**p 0. Avg. The cortical thickness of each lobe is represented by the averaged value of all ROIs within the lobe. 4 B).. • Neural Bases of General Intelligence Figure 3.10326 • J. October 8. estimated IQ predicted IQ strongly (r 0. 2008 • 28(41):10323–10329 Choi et al. both structure and function made distinct contributions to the model. two-tailed t test. Z 1. MR-derived brain images can be used to predict intelligence to an impressive degree.05. Cortical thickness deviations from the thickness of the average IQ group used as zero reference.71. functional predictors contributed above structural. Specifically. A. high. reiterating our finding of a differential association of psychological function with brain regions. Cortical thickness differences between adjoining levels of IQ as affected by intelligence criteria and brain lobes. PIQ. These findings suggest a possible biological basis for Spearman’s “law of diminishing returns. The superior. *p 0. However. Sup. whereas PIQ groups are better described by a logarithmic one.. and average IQ groups were evenly divided according to four intelligence criteria. More critically for the present purposes.06. VIQ. p 0. As a stringent validation of the model. 1998).e.67. prospective prediction. Thus.” which predicts that acquired knowledge and educationally relevant information associated with gC become more salient than purer measures of g among subjects of higher intelligence (Jensen. but fixed parameters ( and values derived from the model pools). Even using not free parameters. . not differing statistically from the benchmark level of predictability (IQ from RPM. 4). we postulated that combining structural and functional neural correlates of intelligence would allow us to formulate a model capable of accurately predicting psychometric intelligence in an indepen- dent sample (i..001) (Fig. B. average. rather than fitting a model post hoc to a dataset). Superior. The model combining structural and functional measures predicted IQ strongly in the test sample (R 0. differences in PIQ and RPM were less in the superior IQ range compared with the average range. thickness and VIQ was close to linear between the groups and even increased sharply in the superior IQ range for the LTC. The brain maps show absolute thickness changes at each cortical point. Intellectual domain effects on cortical thickness changes as a function of IQ level. and vice versa. C. difference between dependent correlations. and RPM scores.001) (Fig.001.29).. p 0.01. we computed an IQ estimate for each test-sample participant. FSIQ. Moreover. based on VIQ and PIQ levels. Neurometric IQ model: predicting psychometric IQ from neurobiological measures We validated our findings by testing a neurometric model of intelligence that we developed prospectively. VIQ groups are better described by a linear or quadratic function. within this population. p 0. ***p 0. Neurosci.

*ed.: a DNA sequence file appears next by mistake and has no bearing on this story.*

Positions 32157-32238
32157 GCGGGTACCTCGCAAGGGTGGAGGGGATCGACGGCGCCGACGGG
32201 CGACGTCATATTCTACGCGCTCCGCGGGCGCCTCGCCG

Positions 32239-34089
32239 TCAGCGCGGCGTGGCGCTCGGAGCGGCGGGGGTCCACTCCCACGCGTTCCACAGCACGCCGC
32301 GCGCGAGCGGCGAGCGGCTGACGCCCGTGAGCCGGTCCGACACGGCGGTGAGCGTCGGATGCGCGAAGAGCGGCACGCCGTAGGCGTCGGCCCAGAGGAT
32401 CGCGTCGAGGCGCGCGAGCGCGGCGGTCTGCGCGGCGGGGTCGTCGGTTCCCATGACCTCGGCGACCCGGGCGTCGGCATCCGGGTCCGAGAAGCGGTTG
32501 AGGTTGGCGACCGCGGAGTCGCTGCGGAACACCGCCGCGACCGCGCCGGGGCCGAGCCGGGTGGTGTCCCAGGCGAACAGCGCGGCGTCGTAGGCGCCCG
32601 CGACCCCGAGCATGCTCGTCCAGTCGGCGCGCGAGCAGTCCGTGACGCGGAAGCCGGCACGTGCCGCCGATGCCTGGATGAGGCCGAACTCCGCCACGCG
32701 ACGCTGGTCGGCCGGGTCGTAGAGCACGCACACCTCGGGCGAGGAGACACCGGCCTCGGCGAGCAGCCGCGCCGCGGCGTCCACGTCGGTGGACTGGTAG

. It is ing fund of factual information and common sense. we correlated IQ with cortical thickness (top) or activation level (bottom) at each voxel. In summary.. Mummery et al. 1999. retaining five as 1999. individual differences in gC may depend on deOne difference between our structural and functional findclarative knowledge stored in the temporal lobe and association ings. For the strict model (fixed parameters). We found strong support for the the left hemisphere (Geschwind and Levitsky. 2008 • 28(41):10323–10329 • 10327 within g (Cattell. A. 2001). as well as a new tic integration and working memory. Mehta et al. benchmark for neural models of intelligence. By combining two subtest scores. To our knowledge. Moreral cortex might be more specialized for storing and retrieving over. the specialized for fluid reasoning skills assessed by the RPM (Zaidel temporal lobe’s discrepancy between the Montreal Neurological et al. Thus. are strongly also the first demonstration of a prediction of intelligence from influenced by culture and education. 2002)]. Gray et al. measured IQ. 2006). Because the region contains primary and associative audibrain regions contribute to intelligence. Prediction of psychometric IQ from neurobiological measures. Brett et al. we have estemporal cortex possibly having general functions such as semantablished the robustness of our finding. Devlin et al. studies of commissurotomy patients showing that the left hemiThis discrepancy may arise from technical limitations of voxelsphere is specialized for verbal expression and numerical compubased morphometry (Bookstein. 2000. Howleft hemisphere. by building and validating a neurometric model that accuverbal knowledge on the culture. whereas the functional correlates were symmetever. 1967) but neither hemisphere is reliability in their normalization procedures [in particular. respectively (Martin et al. leaving brain volume and memory as well as memory storage three ROI-based candidate predictor variables.. sound and image of an object recruit opercular and inferior temporal cortices.01) (supplemental Table 3. parameter values were obtained by fitting including synapse formation and axonal the model (regression) in the datasets for model specification. Cortical gray matter thickness covaried left hemisphere dominance for language. Studies of patients with semantic dementia implicate the anFigure 4. 2005..001) to define ROIs. measural. To specify potential predictors. our finding that gC Institute template and the Talairach brain extends to 10 mm and gF relate differentially to brain structure and function further (Westbury et al. available at www. With the contrasting laterality.. the present study describes the first simultaHuman opercular temporal cortex or planum temporale is neous investigation of structural and functional correlates of indemonstrated to be anatomically and functionally lateralized on telligence in a large sample. the opercular temporal cortex was correlated only brain imaging modalities into a single study.001). compared with the anterior rately predicts IQ scores in an independent sample. 1995. We reduced redundancy by averaging ROIs that covaried ( p 0. Neurosci. Semantic information about an object may be stored close to the brain regions dedicated to that type of information. and vice versa. 2003. In monkeys. 2006). which is likely why both subfactors of g were related to both structure and function despite stronger associations with one modality. whereas more strongly with gC.. structhe model. To specify a model. as supplemental material).Choi et al. 2004).. supports a neural basis for the crystallized–fluid distinction gF was associated with increased brain activity in a frontopa- . hypothesis that spatially distributed and functionally distinct 2003). variables and IQ. • Neural Bases of General Intelligence J. 1968. Temporal pole is thought to be responsible for integrating diverse semantic information from distinct brain regions.. 2004. Kellenbach et al.. Test of the model. we screened potential predictors by regressing IQ on them simultaneously.. Lee et al.. previous neuroimaging studies investigating structural corrically distributed. the opercular tempobrain structure and function alone (cf.. aside from the differentiable relations to gC and gF.. Specifically.. 2004. was that areas that are the product of task-relevant neural connections and that the structural correlates were predominantly localized in the that manifest as structural differences across individuals. B. 2003). The two tests. Discussion Chklovskii et al. Estimated IQ correlated with tural reorganization of cortical neurons. 1992. 1981). In our study. 2001. 2003) or untation (Gazzaniga and Sperry. Frangou et al. whereas functional activity during a fluid the anterior temporal cortex was associated with all the verbal reasoning task covaried more strongly with gF. tracks with consolidation of semantic-like memory traces in temporal cortex (Tokuyama et al.. structure influences function. single modality (Duncan et al. In our results. Interaction terms allowed sex to moderate the relation between the MR-based (Hodges et al. 2000. Deary et al. We estimated IQ using the model in an independent sample. Gong et jneurosci. October 8.. indicating successful prediction. This contrast is consistent with findings from relates of intelligence did not tend to implicate temporal regions. our finding builds with the two verbal scores on Information and Comprehension on previous work showing neural correlates of intelligence in a subtests ( p 0. Haier et al. gC was associated with greater cortical thickness in regions of the temporal lobe and surrounding areas that may be involved in processing semantic information (McClelland and Rogers. against a single-locus or single-network account of the neural these asymmetries are often cited as the anatomical basis of the bases of intelligence. which is strong evidence tory cortex and the posterior part constitutes Wernicke’s area.. Of course. 2007).. 1943). and thresholded terior temporal lobe in semantic working ( p 0.. Specification of a neurometric IQ model. dendritic growth.